Report links fracking to low birth weights

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OKLAHOMA CITY -  A  new study published in the journal "Science Advances" links oil and gas fracking sites to low birth weights in infants.

The report states pregnant mothers living near oil and gas fracking sites face an elevated risk of giving birth to babies with health problems. Air and water pollutants are cited.

The study looked at 1.1 million births in Pennsylvania between 2003-2014. The study finds that babies born to mothers living less than a half mile from a fracking site are 25% more likely to be born at a low birth weight.

If a mother lives further away from a site, the risks decrease. So, if a mother lives more than two miles away from a fracking site, there is not an observable impact on infant health.

Fetal medicine experts are cautious about the study's conclusions.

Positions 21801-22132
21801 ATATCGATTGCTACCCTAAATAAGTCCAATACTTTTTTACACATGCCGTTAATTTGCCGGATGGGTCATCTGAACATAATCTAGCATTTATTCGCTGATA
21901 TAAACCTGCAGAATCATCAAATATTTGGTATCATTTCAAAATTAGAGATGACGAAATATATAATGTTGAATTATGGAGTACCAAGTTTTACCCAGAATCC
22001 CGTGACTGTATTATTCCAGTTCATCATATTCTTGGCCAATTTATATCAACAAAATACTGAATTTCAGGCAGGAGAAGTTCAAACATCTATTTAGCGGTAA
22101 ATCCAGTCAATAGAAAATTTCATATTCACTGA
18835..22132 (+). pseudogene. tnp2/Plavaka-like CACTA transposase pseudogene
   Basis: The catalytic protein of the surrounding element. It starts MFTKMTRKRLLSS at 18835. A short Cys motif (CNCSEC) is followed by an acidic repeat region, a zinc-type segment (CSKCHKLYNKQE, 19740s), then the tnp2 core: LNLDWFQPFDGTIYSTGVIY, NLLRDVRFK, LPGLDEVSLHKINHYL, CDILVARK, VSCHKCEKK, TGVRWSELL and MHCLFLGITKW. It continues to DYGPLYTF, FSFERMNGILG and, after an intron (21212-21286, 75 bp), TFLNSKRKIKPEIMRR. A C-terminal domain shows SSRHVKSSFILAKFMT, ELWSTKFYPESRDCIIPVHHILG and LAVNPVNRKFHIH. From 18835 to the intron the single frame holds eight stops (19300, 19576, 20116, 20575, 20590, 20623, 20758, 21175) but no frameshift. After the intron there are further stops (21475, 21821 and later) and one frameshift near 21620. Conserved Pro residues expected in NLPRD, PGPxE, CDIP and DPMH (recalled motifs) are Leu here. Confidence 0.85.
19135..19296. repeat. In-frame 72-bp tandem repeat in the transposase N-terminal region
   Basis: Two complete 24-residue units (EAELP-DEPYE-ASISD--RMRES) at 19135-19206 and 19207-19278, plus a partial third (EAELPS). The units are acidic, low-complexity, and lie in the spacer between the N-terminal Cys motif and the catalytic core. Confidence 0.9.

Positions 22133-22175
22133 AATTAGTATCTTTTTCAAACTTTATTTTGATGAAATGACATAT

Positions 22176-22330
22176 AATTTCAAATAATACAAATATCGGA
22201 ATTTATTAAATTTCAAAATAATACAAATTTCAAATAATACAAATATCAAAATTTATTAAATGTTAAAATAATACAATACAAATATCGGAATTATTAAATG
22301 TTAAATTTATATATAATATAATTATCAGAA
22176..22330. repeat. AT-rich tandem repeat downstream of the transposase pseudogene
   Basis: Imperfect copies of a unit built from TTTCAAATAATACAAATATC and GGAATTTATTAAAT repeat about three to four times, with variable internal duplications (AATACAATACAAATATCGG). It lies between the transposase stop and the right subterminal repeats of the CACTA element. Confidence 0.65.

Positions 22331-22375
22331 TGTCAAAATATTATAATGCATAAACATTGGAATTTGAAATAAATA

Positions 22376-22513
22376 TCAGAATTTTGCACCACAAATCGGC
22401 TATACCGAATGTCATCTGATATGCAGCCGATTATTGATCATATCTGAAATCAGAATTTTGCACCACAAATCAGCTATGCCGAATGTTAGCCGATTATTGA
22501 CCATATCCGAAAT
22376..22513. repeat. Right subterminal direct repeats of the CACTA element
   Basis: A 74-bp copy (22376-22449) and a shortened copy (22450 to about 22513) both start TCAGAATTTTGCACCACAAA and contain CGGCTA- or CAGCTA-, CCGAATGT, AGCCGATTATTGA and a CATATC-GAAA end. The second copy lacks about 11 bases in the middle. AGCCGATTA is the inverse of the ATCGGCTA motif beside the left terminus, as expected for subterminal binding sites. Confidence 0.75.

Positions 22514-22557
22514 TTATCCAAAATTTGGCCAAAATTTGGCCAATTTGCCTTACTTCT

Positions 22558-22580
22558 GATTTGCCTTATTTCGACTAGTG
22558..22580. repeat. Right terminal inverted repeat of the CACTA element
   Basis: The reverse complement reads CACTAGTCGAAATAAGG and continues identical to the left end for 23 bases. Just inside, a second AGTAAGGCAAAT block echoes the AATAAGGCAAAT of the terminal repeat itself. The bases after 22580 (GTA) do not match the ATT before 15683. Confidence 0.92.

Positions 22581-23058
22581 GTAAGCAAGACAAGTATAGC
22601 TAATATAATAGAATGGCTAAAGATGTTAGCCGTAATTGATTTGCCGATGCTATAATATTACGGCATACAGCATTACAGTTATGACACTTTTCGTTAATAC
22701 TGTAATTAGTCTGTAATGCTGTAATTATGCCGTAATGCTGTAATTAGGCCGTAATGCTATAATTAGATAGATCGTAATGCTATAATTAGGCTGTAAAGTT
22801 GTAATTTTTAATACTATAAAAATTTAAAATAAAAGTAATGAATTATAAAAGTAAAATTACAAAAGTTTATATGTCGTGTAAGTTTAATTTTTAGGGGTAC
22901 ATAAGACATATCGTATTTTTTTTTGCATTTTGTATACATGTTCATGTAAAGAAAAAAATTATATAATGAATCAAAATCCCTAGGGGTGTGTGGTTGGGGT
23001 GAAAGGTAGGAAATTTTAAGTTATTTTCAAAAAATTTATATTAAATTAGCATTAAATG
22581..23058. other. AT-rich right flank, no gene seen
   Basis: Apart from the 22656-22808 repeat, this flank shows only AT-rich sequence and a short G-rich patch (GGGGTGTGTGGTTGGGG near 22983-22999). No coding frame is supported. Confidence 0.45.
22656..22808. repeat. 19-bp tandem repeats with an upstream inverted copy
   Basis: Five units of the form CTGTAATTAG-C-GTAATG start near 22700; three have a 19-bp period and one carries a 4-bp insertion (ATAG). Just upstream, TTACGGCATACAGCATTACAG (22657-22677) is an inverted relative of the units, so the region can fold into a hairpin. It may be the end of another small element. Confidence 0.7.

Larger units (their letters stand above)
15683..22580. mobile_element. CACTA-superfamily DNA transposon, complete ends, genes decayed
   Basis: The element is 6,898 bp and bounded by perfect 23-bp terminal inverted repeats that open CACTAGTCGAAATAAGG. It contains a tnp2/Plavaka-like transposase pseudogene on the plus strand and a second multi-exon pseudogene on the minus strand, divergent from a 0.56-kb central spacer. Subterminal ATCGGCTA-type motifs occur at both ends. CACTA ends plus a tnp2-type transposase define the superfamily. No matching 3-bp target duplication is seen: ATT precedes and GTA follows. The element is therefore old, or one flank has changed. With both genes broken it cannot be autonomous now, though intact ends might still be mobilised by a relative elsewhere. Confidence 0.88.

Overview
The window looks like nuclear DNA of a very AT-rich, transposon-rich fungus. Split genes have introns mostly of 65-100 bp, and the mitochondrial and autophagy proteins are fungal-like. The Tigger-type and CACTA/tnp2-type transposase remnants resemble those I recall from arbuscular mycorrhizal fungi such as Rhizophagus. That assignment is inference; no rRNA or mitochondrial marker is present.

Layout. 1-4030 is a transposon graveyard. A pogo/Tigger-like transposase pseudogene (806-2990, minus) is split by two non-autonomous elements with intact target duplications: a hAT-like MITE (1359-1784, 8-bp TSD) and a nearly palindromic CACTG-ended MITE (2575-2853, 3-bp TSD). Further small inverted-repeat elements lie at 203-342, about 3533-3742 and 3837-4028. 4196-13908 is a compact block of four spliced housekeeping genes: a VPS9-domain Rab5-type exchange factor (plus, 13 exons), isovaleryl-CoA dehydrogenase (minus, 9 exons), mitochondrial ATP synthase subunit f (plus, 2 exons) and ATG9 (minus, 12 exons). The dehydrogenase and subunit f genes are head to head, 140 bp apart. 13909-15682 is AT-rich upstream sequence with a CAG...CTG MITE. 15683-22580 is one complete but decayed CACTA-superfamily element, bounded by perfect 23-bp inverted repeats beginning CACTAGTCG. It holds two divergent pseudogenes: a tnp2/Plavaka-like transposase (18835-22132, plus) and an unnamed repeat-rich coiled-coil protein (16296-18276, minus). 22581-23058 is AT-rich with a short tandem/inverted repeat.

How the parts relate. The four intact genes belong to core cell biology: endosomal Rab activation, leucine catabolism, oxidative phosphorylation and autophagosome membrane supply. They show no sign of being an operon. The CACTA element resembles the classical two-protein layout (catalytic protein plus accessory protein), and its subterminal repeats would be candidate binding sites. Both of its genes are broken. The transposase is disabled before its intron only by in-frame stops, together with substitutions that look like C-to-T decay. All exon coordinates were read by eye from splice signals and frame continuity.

"You have to be very cautious, in terms of drawing conclusions, the article suggests that there may be an association between fracking and exposures related to such and low birth weights, but doesn't discern whether there is a cause and effect," said Dr. Chuck Mirabile.

Dr. Mirabile points out that most well sites are in rural or less desirable living areas. Those two variables are associated with lower socio-economic demographics which, historically, don't have adequate access to prenatal care.

Oil and gas officials in Oklahoma are also quick to point out flaws in the study.

"They actually say they only tested for potential pollutants, and not actual causation. So, really, the study just shows some sort of spacial correlation to oil and gas sites but they didn't account for other factors of the mother's ages or other health characteristics that could have also contributed to low birth weight," said Arnella Karges with the Oklahoma Oil and Gas Association.

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